Half of the most frequently clicked phishing mails had subject lines related to human resources, including vacation policy updates, dress code changes, and upcoming performance reviews.
The other top category was IT requests, including password verifications needed immediately, according to KnowBe4 research on frequently clicked phishing methods, including the top email subjects clicked on in phishing tests.
By now most people know that if they receive a text message confirming an $1 800 order they never placed, or telling them they’ve just won a new grill, they shouldn’t click on it. But what if it’s from their HR department about an upcoming performance review? Or what if the attachment is a draft of a Strategic Plan that mentions their name?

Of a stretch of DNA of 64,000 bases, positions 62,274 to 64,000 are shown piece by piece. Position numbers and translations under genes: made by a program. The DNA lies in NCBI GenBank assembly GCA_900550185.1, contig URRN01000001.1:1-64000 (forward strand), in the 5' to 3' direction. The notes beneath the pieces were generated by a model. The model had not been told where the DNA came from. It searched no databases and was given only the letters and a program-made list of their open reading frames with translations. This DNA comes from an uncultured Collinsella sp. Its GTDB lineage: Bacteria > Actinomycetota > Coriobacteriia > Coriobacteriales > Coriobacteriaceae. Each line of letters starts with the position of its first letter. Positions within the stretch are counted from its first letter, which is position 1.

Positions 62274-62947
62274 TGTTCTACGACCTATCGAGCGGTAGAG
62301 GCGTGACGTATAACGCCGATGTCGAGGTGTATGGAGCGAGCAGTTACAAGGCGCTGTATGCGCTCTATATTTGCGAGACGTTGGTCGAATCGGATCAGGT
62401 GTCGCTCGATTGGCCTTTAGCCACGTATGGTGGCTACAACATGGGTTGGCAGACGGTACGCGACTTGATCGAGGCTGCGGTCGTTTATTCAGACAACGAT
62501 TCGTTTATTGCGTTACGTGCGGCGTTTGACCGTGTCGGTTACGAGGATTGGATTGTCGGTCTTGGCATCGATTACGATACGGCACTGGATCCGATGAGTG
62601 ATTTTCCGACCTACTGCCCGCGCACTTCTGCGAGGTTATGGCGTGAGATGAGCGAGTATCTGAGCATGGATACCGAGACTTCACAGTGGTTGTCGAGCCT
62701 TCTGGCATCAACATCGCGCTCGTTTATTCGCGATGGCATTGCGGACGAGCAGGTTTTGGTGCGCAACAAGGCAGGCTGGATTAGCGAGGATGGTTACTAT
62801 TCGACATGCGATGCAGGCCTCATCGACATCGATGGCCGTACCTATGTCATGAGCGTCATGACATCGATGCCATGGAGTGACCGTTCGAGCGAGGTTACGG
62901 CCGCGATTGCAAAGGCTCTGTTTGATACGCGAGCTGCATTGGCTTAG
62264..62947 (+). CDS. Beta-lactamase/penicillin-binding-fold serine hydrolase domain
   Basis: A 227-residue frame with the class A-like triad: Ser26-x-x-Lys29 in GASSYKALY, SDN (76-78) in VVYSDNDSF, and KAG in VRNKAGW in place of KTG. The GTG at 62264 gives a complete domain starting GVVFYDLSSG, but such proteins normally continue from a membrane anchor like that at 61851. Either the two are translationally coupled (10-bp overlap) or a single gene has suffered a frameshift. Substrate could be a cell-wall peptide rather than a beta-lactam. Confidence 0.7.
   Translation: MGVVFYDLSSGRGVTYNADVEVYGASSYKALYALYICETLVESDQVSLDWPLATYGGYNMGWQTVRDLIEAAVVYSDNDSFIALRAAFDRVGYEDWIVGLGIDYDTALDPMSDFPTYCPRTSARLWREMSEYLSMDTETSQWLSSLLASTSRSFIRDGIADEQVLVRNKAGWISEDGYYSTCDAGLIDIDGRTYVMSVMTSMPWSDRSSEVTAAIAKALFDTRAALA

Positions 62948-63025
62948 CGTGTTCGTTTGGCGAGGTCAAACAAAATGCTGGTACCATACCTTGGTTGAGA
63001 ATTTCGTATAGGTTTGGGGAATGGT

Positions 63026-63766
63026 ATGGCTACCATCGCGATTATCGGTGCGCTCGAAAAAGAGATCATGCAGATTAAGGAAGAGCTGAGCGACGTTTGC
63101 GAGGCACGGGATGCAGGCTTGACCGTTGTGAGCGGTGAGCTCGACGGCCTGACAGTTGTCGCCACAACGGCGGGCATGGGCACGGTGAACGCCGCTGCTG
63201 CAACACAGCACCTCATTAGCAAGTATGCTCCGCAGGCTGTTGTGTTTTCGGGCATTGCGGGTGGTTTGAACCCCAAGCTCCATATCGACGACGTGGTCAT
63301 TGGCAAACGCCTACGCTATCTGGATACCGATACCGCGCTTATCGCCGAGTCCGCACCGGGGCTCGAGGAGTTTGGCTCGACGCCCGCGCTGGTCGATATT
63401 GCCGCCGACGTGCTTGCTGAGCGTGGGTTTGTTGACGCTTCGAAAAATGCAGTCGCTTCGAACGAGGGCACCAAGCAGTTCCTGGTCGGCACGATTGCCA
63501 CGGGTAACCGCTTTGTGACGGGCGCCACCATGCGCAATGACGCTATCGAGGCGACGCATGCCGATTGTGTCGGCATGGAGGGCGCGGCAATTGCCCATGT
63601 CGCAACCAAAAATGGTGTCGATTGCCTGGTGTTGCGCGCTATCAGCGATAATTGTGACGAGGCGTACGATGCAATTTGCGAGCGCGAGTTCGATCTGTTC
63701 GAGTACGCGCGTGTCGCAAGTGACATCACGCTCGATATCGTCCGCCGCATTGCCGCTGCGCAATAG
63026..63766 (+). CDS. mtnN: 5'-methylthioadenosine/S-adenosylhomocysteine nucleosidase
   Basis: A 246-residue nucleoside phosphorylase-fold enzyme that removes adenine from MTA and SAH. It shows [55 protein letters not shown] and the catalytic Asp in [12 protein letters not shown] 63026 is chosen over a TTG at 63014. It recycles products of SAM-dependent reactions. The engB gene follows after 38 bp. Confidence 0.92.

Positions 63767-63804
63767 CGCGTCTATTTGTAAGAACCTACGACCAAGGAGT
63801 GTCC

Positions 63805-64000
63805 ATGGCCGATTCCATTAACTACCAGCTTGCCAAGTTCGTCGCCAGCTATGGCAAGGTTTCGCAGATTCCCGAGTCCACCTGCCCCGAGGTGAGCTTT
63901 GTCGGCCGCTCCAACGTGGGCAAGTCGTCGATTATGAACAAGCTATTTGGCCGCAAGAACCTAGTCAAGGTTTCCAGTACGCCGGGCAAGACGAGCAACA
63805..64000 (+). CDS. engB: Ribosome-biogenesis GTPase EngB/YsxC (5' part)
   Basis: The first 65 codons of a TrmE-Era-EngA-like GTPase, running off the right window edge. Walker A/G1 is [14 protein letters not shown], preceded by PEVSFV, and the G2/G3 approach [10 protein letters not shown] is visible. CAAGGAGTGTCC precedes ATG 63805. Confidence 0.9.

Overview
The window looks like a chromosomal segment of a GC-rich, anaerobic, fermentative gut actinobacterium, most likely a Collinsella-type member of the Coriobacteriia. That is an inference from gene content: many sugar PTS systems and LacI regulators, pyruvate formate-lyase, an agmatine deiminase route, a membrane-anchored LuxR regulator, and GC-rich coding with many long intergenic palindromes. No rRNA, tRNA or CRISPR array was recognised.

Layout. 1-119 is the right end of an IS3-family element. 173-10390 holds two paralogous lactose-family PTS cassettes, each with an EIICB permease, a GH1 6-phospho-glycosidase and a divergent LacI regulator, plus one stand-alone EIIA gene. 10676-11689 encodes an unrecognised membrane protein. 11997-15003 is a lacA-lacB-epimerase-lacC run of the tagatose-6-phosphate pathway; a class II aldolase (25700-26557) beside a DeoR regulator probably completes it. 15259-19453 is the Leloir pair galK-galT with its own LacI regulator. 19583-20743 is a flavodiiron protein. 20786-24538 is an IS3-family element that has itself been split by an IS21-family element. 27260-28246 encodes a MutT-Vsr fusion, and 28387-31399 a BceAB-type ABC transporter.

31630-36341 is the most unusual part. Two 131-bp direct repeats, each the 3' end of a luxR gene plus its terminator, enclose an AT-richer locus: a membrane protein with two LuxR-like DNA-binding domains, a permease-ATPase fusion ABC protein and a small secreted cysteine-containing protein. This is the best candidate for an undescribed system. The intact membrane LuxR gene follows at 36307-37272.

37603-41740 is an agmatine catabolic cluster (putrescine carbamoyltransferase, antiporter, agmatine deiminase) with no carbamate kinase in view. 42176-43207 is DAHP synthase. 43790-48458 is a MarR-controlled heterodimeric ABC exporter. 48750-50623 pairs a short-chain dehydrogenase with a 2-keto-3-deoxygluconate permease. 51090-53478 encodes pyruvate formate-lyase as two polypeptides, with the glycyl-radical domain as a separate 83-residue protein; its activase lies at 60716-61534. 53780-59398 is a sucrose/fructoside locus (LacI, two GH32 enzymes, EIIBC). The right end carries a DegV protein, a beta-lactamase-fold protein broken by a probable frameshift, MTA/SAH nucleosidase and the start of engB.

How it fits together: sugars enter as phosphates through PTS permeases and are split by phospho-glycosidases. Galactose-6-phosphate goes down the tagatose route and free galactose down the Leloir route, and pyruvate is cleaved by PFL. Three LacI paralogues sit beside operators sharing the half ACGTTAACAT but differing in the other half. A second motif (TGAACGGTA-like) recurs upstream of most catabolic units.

Business phishing emails are particularly effective because, left unanswered, they could potentially affect the user’s daily work, enticing employees to react quickly before thinking logically about the email’s legitimacy.
The email source may be hidden by a spoofed domain, making it even easier to miss, and may even have the company name and logo (sometimes even the employee’s name) in the email body.
Most include a phishing hyperlink in the email or a supposed PDF attachment.
“We already know that more than 80% of company data breaches globally come from human error,” says Stu Sjouwerman, CEO of KnowBe4. “New-school security awareness training your staff is one of the least costly and most effective methods to thwart social engineering attacks.
“Training gives employees the ability to rapidly recognize a suspicious email, even if it appears to come from an internal source, causing them to pause before clicking. That moment where they stop and question the email is a critical and often overlooked element of security culture that could significantly reduce your risk surface.”